What Insurance Do Athletes Use? – Part 1

What can you insure? Celebrities insure body parts against injury, for instance, models might insure legs, singers insure vocal chords or surgeons insure their hands. As a former tennis player I know that the pressure on professional athletes to be healthy is huge and one injury can result in not only being unable to play or paying extra hospital costs, but also in the loss of future earnings, loss of contract completion or loss of endorsements.

Team sport
In the US, there is pressure on college football players to play as many games as possible to increase their chance to be drafted into the NFL. This increases their risk of injury. Today, college football players can be insured by the NCAA career protection policy which essentially covers an athlete for loss of earnings. One of many examples is Marqise Lee, a promising wide receiver at USC who suffered a knee injury, and because he missed multiple college games, his prospects declined in the NFL draft. Ultimately, he ended up being selected in the second round by Jacksonville Jaguars for a lower amount than his insurance covered[1]. This led him to sue Lloyd’s of London for the difference[2] of $4.5m. Professional teams like NHL or NBA have insurance plans that cover clubs in case a player suffers a long-term injury. In that case, the club might be able to reimburse 80% of the player’s salary if a player misses 30 consecutive games due to the injury[3].

Individual sport
Some athletes have team injury insurance from their own sports clubs and/or national federation even though they compete in individual sports. However, athletes often buy their own individual insurance as well. They can purchase policies such as temporary total disability or permanent total disability protection. Temporary total disability can be purchased by athletes to prevent their future earnings being damaged as a result of injury[4]. The period of cover varies and can range from 60 days to 5 years[5]. On the other hand, permanent total disability policy can be purchased by athletes against permanent injuries or illnesses which prevent them from continuing in the sport[6]. For instance, golfers and tennis players can use this because their income is directly linked to the number of tournaments and how well they do in them. However, I found that golf players, tennis players, or biathlonists have neither insurance in place.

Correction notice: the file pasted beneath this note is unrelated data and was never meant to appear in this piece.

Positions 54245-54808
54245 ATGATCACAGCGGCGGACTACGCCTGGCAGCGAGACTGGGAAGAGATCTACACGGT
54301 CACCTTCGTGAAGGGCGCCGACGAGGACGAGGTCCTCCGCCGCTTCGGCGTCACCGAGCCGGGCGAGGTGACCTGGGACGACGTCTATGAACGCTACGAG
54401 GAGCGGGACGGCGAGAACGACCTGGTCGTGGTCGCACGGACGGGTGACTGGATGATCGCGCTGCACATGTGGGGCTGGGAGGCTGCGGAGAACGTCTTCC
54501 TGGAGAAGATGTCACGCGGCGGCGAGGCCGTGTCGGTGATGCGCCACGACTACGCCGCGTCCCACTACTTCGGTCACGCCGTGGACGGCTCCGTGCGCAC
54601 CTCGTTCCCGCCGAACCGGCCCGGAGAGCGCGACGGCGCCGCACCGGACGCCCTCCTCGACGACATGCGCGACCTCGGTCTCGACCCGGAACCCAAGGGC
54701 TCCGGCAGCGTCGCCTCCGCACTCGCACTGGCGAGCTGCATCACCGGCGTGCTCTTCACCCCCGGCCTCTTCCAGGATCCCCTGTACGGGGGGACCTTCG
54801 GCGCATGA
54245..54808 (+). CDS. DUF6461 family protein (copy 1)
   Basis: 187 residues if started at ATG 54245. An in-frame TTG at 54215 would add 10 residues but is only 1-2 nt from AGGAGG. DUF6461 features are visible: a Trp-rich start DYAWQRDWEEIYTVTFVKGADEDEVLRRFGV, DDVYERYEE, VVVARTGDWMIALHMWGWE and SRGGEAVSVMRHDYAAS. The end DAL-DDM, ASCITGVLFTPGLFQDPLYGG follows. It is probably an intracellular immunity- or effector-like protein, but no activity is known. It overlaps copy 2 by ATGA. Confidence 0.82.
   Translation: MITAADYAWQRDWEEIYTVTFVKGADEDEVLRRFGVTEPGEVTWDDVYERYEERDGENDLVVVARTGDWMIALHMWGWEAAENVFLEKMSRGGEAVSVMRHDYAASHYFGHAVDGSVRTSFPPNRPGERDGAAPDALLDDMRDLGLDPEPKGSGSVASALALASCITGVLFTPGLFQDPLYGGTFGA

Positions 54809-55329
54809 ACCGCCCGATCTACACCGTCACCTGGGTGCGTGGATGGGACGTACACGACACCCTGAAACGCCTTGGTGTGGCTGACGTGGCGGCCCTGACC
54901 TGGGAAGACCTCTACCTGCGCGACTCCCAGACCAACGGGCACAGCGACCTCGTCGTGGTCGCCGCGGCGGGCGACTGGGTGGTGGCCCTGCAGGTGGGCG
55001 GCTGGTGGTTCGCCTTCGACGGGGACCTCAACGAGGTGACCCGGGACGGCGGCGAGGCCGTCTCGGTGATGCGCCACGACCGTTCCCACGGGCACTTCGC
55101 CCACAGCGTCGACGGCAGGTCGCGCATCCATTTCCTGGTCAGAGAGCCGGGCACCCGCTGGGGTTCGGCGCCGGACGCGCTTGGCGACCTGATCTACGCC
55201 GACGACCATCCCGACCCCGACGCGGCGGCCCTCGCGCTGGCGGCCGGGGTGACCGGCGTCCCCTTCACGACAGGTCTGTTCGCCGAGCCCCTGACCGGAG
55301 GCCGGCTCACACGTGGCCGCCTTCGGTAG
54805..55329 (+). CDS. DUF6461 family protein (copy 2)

Endorsements are a big part of athletes’ income. For instance, in 2016 Tiger Woods made $300k in winnings and $45m in endorsements while Roger Federer made $8m in winnings and $60m in endorsements[7]. However, endorsements do not only play a big role in an athlete’s income but also for the company paying them. To mitigate the companies’ risk against an athlete/endorser’s scandal, they insure themselves against the potential loss of sales. This can be difficult to value and usually the assumptions are made based on the athlete’s revenue after the athlete becomes a company endorser.[8] As a result, companies have started inserting clauses to cancel agreements with the endorsers if there is a scandal/doping affair.[9]

Sports insurance is a highly specialised market and many insurance policies can be designed for athletes, clubs and sponsors. The question is whether athletes know about the insurance available and whether they can afford to pay the premiums. Not every professional athlete makes a nine-figure salary.

Another insurance issue is the quantification of an athlete’s loss of earnings. Follow my next blog post “Part 2” in which I will look at how we quantify an athlete’s loss of earnings from a forensics perspective.

[1] http://www.insurancejournal.com/news/national/2015/03/13/360512.htm



[4] http://www.bwd.us/sports/disability.asp

[5] http://www.suttonspecialrisk.com/products_pro_sports.html

[6] http://www.bwd.us/sports/disability.asp


[8] http://www.nytimes.com/2010/02/01/sports/01insurance.html

[9] https://www.ft.com/content/ece33fda-ff90-11e2-a244-00144feab7de


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